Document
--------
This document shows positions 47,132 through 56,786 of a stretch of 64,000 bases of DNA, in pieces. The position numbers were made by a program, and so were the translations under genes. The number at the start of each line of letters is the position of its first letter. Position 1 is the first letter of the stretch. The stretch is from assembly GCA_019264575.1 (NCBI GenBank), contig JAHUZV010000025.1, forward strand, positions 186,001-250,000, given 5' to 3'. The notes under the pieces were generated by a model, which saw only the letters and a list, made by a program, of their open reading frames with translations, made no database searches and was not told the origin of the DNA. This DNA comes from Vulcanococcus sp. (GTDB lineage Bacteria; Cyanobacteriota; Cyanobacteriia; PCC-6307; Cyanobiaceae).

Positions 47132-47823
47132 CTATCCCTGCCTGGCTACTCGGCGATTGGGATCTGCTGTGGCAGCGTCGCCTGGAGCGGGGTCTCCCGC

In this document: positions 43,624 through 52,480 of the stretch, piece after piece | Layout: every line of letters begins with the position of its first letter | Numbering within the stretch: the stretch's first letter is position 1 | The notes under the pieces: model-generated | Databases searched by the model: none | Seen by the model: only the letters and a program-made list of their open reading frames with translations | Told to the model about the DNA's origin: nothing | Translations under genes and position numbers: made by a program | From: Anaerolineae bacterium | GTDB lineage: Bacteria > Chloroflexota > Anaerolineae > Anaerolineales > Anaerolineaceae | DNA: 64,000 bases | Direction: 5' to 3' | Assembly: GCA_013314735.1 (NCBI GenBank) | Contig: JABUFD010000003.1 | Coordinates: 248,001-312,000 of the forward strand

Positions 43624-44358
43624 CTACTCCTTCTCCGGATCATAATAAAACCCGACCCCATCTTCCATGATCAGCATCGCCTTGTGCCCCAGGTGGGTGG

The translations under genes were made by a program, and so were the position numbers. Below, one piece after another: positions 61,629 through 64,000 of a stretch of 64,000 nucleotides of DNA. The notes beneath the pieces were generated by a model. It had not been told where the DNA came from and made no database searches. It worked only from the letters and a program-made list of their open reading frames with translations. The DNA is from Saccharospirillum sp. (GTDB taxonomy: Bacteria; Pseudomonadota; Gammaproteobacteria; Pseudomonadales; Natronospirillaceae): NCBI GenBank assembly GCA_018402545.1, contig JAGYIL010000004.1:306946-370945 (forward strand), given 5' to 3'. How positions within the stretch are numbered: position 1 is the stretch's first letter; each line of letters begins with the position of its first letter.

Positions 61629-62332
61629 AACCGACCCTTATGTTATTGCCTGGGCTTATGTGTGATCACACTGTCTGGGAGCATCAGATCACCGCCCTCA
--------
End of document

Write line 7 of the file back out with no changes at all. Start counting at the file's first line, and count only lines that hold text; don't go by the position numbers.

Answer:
The translations under genes were made by a program, and so were the position numbers. Below, one piece after another: positions 61,629 through 64,000 of a stretch of 64,000 nucleotides of DNA. The notes beneath the pieces were generated by a model. It had not been told where the DNA came from and made no database searches. It worked only from the letters and a program-made list of their open reading frames with translations. The DNA is from Saccharospirillum sp. (GTDB taxonomy: Bacteria; Pseudomonadota; Gammaproteobacteria; Pseudomonadales; Natronospirillaceae): NCBI GenBank assembly GCA_018402545.1, contig JAGYIL010000004.1:306946-370945 (forward strand), given 5' to 3'. How positions within the stretch are numbered: position 1 is the stretch's first letter; each line of letters begins with the position of its first letter.